verb (used without object)
verb (used with object)
adjective, smart·er, smart·est.
- smart aleck,
- smart as a whip,
- smart ass,
- smart bomb,
- smart card
Origin of smart
Examples from the Web for smartness
I discovered who the fellow was, and that he had practised a piece of Yankee smartness for which I had no redress.The Evolution of Photography |John Werge
If there is nothing more than acquirement, smartness, and the affectation of philanthropy, Chorley is a fine creature.Charlotte Bronte and Her Circle|Clement K. Shorter
Its two principal standards appear to be money and smartness; and I do believe the world has a far higher ideal.Was It Right to Forgive?|Amelia Edith Huddleston Barr
The barrier between fraud and smartness does not exist for most of them.Twenty Years a Detective in the Wickedest City in the World|Clifton R. Wooldridge
With the smartness characteristic of our navy the men were formed up in a line with their backs to the mission wall.Chatterbox, 1905.|Various
verb (mainly intr)
Word Origin for smart
Old English smeortan "be painful," from Proto-Germanic *smarta- (cf. Middle Dutch smerten, Dutch smarten, Old High German smerzan, German schmerzen "to pain," originally "to bite"), from PIE *smerd- "pain," an extension of the root *mer- (2) "to rub; to harm" (cf. Greek smerdnos "terrible, dreadful," Sanskrit mardayati "grinds, rubs, crushes," Latin mordere "to bite"). Related: Smarted; smarting.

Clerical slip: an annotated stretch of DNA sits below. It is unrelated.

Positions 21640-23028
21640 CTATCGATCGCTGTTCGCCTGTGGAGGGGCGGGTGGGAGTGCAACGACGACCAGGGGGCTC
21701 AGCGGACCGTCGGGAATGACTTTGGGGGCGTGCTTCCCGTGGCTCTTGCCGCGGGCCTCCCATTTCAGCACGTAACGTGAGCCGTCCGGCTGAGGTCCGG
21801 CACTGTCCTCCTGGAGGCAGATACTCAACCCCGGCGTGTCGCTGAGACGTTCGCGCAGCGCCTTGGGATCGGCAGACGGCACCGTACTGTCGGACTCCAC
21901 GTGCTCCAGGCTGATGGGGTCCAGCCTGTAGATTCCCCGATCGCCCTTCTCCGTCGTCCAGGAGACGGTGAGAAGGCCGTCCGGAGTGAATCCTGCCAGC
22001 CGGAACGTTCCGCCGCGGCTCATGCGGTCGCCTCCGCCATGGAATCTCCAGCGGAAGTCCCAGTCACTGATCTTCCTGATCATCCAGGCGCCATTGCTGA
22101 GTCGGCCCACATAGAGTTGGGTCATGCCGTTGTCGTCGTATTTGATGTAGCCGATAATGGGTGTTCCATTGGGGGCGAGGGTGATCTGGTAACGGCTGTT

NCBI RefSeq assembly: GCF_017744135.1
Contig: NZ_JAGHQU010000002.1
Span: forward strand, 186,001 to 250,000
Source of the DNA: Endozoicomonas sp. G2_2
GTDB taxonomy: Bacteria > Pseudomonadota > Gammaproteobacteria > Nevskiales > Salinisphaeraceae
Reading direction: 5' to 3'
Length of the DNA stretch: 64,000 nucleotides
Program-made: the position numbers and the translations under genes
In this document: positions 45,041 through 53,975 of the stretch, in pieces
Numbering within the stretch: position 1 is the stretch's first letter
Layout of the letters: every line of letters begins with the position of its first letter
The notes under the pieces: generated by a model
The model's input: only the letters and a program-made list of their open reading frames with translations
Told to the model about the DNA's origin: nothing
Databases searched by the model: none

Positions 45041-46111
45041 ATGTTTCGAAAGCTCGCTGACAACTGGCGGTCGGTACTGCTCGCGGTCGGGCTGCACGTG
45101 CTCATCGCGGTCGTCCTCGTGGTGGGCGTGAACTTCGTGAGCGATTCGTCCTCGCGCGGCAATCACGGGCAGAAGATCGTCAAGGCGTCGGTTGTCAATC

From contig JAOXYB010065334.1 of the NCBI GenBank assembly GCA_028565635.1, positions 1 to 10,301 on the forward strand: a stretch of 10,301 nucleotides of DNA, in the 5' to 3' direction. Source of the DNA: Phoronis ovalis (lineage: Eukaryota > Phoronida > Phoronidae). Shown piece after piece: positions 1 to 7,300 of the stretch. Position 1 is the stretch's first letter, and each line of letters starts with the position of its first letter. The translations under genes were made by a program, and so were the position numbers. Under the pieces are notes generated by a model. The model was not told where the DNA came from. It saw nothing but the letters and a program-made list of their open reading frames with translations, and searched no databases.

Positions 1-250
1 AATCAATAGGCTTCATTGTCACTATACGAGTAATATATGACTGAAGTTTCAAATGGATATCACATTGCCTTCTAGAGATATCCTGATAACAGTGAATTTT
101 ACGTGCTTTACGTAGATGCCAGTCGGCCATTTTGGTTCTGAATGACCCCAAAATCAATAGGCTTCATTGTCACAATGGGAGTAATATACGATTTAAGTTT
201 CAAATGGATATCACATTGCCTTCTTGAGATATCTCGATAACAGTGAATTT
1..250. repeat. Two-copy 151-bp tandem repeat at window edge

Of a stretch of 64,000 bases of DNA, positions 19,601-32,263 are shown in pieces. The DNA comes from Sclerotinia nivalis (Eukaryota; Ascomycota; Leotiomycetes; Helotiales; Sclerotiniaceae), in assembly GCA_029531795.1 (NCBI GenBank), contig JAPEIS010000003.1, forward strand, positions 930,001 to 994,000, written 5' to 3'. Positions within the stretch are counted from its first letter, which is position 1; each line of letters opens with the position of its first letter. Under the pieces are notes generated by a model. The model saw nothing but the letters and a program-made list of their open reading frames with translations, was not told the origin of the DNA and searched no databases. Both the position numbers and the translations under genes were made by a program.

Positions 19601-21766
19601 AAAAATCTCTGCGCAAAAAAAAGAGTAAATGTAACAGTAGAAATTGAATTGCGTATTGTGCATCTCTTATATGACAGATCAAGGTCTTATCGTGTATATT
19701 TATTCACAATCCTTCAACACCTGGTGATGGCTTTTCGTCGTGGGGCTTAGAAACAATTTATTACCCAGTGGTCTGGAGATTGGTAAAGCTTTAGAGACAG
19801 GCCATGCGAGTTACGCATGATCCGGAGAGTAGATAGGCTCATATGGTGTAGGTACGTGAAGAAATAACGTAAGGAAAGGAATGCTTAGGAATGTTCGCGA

late Old English smeart "painful, severe, stinging; causing a sharp pain," related to smeortan (see smart (v.)). Meaning "executed with force and vigor" is from c.1300. Meaning "quick, active, clever" is attested from c.1300, from the notion of "cutting" wit, words, etc., or else "keen in bargaining." Meaning "trim in attire" first attested 1718, "ascending from the kitchen to the drawing-room c.1880" [Weekley]. For sense evolution, cf. sharp (adj.).
In reference to devices, the sense of "behaving as though guided by intelligence" (e.g. smart bomb) first attested 1972. Smarts "good sense, intelligence," is first recorded 1968. Smart cookie is from 1948.
"sharp pain," c.1200, from sharp (adj.). Cf. cognate Middle Dutch smerte, Dutch smart, Old High German smerzo, German Schmerz "pain."